The skating part took no time to nail. That nifty stickhandling segment, five minutes tops. But his ready-for-my-close-up 10 words on behalf of the Rahmani Eye Institute (branches in Brownstown, Novi and Rochester Hills to serve you!) had more do-overs than a schoolyard kickball game. "I still have problems in English, but I like challenge," the Red Wings' Pavel Datsyuk
, a Russian, says of a language that he treats with the same respectful distance that NHL defensemen give him. He figures he needed between 30 minutes and an hour to spit out the two sentences that have turned him into a cult figure in Detroit the way two Stanley Cups, three consecutive Lady Byng Trophies for gentlemanly play, a Selke Award as the league's best defensive forward, a plus-minus award and one Hart Trophy–caliber season never did.
People around town wave to Datsyuk and shout the lines from the 30-second commercial that is a staple on the Red Wings' regional telecasts. Detroit captain Nick Lidstrom says his eight- and five-year-old sons stomp around the house mimicking Datsyuk (and here imagine a big Swede speaking English in a husky baritone with an accent borrowed from Ivan Drago): "You should too."
"I understood him, but some of my friends here in the dressing room didn't," says Henrik Zetterberg
, Datsyuk's frequent linemate. "So I had to translate, English into English." Defenseman Brett Lebda says he was so tickled the first time he saw the spot, he actually burst out laughing before hitting rewind on his DVR to watch it again. "I don't know if you're supposed to say this," Lebda says, "but I don't think Pav wears glasses."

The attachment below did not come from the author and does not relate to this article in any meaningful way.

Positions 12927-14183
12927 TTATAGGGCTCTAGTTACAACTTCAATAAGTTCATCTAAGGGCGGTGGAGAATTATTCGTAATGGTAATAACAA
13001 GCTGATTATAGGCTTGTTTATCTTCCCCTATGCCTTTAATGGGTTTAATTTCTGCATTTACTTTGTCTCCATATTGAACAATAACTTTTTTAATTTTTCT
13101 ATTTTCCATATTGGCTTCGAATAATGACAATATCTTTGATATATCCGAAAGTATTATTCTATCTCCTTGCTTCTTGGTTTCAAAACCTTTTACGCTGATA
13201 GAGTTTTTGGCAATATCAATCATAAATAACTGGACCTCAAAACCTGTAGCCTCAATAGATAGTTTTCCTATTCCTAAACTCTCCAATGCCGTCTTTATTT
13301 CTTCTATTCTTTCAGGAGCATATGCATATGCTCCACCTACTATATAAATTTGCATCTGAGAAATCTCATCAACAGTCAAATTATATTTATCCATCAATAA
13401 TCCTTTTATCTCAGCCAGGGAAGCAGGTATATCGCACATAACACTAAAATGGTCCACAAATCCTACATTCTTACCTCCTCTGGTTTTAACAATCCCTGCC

Under gentle questioning, Datsyuk concedes he does not, in fact, wear glasses.
Have you had LASIK surgery?
"Why you ask me this?"
Has Dr. Rahmani even examined your. . . .
"I hope you're not from KGB."
Datsyuk delivers the line with a lopsided grin. There is something inherently droll about this 30-year-old hockey imp: Maybe it is the hand-in-the-cookie-jar smile that illuminates a face shaped like an isosceles triangle that narrows to a point at his chin, or perhaps it is his third-grader's haircut, bangs and all. Teammates insist Datsyuk is among the funniest players in the game, even without subtitles. Just like his dazzling puck skills, his wit is best expressed in epigrammatic bursts. Like this:
Two months ago coach Mike Babcock was scribbling a line of numbers across a grease board during a team meeting and challenging players to guess what the numbers represented. Veteran Kris Draper took a stab at the lengthy sequence. So did a few others, equally without success. Finally Datsyuk piped up, "Zetterberg's new contract?" The room roared. (The numbers were the Red Wings' road record at various points in the schedule.)
"I trust Dr. Rahmani," says Draper, dropping his voice an octave to mimic his teammate's timbre, "because Pavel trusts him. And I love Pavel."